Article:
photograph of Kellie Blair, Dayton, Iowa farmer
article by Ann Thelen
Iowans are blessed with beautiful changing seasons. We've all heard the saying that if you don't like the weather, stick around – it will change soon enough! Sometimes the weather changes in a matter of days or even just hours. Weather extremes are part of our landscape, and we know the toll they can take on us. From blizzard conditions in the winter to heat indices that rise in excess of 100 degrees in the summer, those variances can be tough on livestock, too. That's why so many of Iowa's farmers go to great lengths to keep livestock comfortable and healthy. Caring for livestock takes an enormous amount of hard work, planning and hours of around-the-clock care.
One visit to Rod and Missy Bice's century-old Golden Circle Farm in Boone County, and it's easy to see that animal comfort rises to the top of their priority list.
The Bice family has a sizeable operation, with approximately 1,400 acres of row crops and hundreds of cattle and hogs. Controlling the animals' living environment is essential to livestock performance and can impact cattle and pigs at every stage of their growth cycle.
Buildings on the Bice farm have been fitted with extra insulation and insulated curtains on the north walls provide protection from weather’s elements. Zone heating also aligns with the needs of the pigs to provide more consistent temperatures.
With ideal conditions, the animals gain weight more effectively and absorb and retain vital nutrients. Well-cared-for animals lead to safe, nutritious and wholesome products that are high in protein, iron and vitamins.
Feeding a balanced diet to the animals, which includes avoiding overfeeding and underfeeding, helps to optimize feed and nutrient use. Feed is an essential – and costly – input for farmers. By controlling climate conditions, farmers can have a measurable impact on how much energy animals are expending and how nutrients are absorbed.
"In the summer, feed consumption will go down when our animals are comfortable," Rod Bice says. "In the winter, if the animals are too cold they will burn more energy – and eat more – just to keep warm."
Over in eastern Iowa in Washington County, Tim and Erin Brenneman are part of a family farm which includes a 29,000-sow farrow-to-finish operation. The Brenneman's actively participate in the We CareSM responsible pork initiative led by the National Pork Board and the National Pork Producers Council, which means they focus on raising quality pork in an efficient, humane and environmentally responsible manner.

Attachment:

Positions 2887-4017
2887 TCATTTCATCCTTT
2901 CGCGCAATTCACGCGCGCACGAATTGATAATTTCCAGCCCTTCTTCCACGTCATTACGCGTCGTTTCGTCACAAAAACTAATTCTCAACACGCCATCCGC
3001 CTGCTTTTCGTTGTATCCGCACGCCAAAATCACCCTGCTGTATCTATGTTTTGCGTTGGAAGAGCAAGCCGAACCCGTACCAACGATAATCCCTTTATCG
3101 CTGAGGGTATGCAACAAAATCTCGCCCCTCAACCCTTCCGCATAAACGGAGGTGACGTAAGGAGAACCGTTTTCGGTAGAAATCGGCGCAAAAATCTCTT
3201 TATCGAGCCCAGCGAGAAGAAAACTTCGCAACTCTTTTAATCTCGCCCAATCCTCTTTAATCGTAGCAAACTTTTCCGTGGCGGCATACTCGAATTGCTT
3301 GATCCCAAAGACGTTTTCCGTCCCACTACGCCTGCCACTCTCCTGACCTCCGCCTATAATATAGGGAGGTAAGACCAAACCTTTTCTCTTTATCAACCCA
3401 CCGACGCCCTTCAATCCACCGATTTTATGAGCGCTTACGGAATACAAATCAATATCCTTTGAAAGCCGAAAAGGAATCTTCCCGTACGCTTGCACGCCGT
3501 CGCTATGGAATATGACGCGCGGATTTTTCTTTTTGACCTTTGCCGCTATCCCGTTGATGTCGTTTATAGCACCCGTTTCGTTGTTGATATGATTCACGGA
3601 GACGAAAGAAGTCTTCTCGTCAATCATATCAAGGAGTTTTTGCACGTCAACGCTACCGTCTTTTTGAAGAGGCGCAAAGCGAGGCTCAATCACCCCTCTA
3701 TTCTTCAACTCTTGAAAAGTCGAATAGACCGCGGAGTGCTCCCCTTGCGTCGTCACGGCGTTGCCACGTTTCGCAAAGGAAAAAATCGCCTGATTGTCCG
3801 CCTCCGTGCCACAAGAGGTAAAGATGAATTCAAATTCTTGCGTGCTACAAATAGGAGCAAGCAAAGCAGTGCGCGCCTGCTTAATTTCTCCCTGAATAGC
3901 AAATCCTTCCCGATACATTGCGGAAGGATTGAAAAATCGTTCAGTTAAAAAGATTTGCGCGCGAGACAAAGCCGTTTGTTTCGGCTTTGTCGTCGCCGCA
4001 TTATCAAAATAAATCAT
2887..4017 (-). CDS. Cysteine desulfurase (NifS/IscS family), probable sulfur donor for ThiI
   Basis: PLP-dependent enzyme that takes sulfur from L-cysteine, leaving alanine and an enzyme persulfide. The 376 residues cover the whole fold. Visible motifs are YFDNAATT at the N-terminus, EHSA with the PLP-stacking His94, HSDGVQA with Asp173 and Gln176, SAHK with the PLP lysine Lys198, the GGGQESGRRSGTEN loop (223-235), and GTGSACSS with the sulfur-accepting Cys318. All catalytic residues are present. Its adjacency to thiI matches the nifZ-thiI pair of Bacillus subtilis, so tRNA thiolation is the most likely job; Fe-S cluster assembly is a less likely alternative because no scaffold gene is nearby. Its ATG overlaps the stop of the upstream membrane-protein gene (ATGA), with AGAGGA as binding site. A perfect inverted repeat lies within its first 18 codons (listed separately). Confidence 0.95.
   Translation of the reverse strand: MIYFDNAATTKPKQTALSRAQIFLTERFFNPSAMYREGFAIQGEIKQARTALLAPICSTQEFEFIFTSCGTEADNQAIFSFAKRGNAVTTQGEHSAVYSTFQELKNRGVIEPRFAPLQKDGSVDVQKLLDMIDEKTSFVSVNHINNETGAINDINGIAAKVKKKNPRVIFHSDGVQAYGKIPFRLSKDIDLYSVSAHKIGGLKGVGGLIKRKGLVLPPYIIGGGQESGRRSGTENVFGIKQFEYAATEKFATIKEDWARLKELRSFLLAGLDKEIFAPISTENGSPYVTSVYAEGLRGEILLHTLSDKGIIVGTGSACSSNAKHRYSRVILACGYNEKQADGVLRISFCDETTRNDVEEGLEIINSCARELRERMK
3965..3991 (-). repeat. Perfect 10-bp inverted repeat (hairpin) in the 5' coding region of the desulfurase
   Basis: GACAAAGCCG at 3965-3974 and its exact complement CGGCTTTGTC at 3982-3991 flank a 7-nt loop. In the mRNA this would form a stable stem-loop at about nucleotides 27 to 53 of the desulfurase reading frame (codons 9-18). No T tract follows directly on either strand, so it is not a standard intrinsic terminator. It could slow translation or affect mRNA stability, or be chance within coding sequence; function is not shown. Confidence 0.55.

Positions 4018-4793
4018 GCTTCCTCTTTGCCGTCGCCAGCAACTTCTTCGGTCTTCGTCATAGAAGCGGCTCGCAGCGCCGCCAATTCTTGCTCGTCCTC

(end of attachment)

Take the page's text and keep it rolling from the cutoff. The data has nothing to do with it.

"We have 700-900 piglets born every single day, so comfort is incredibly important to our livestock," Erin Brenneman says. "When a two-pound baby piglet is born to a 500-lb. mom, we need to accommodate both animals living together, especially when their temperature needs are different."
Pigs, like people, need to maintain a constant core body temperature. As soon as pigs are born at the Brenneman operation, every single one is dried with a towel and a talc-based drying powder. Pigs aren't born according to any particular schedule, so staff works 24 hours a day, seven days a week to keep the animal care processes running smoothly.
Maintaining temperature is critical. Even in the late fall or early winter months, it can be warm during the day but cold at night. Heat lamps on microzones adjust to the variances in temperature by automatically raising and lowering and auto-dimming as the sensors detect temperature.
"Our barns stay 72-73 degrees all year," Brenneman adds. "In the summer, we use evaporative cooling and fans are always running. Keeping our pigs cool through the hot, humid spells of summer and warm during the winter months improves growth, reproductive health and meat quality."
Kellie Blair and her husband AJ are fourth-generation corn, soybean, cattle and pig farmers who live near Dayton.
"There are so many ways we can help animals to keep them healthy and comfortable – it's central to what we do. Our main goals are to keep them fed, watered and healthy," Kellie Blair says.
Like people, stress can have a negative impact on an animal's health. For livestock, weather can be one of the biggest stressors. At the Blair farm, pigs are feed inside a confinement, and in the winter, the barns are warm.
Cattle can withstand extreme cold as long as they are dry. To help with this task, the Blairs have a monoslope cattle barn which provides shelter and allows southern sunlight to penetrate through to the north wall so cattle can soak up the warm rays and be protected from bone-chilling winds.
"The barn features a curtain on the north side, which is usually open for air flow; however, it can be closed in cold or stormy weather and provide shelter for our cattle," Blair adds.
Stewardship and sustainability are cornerstones to every action on these three Iowa farms. Whether it's in the way animals are cared for or the way the families care for the land they farm, these values are ingrained in everything they do.
"People put their trust in us to raise healthy animals and animal welfare is at the core of everything we do. We care deeply about the animals we raise and the land we farm," Brenneman says.
Follow along with Erin Brenneman or Kellie Blair on social media to see how they care for their livestock year-round.
Facebook: Brenneman Pork, Inc.
Facebook: Home Again Finnegan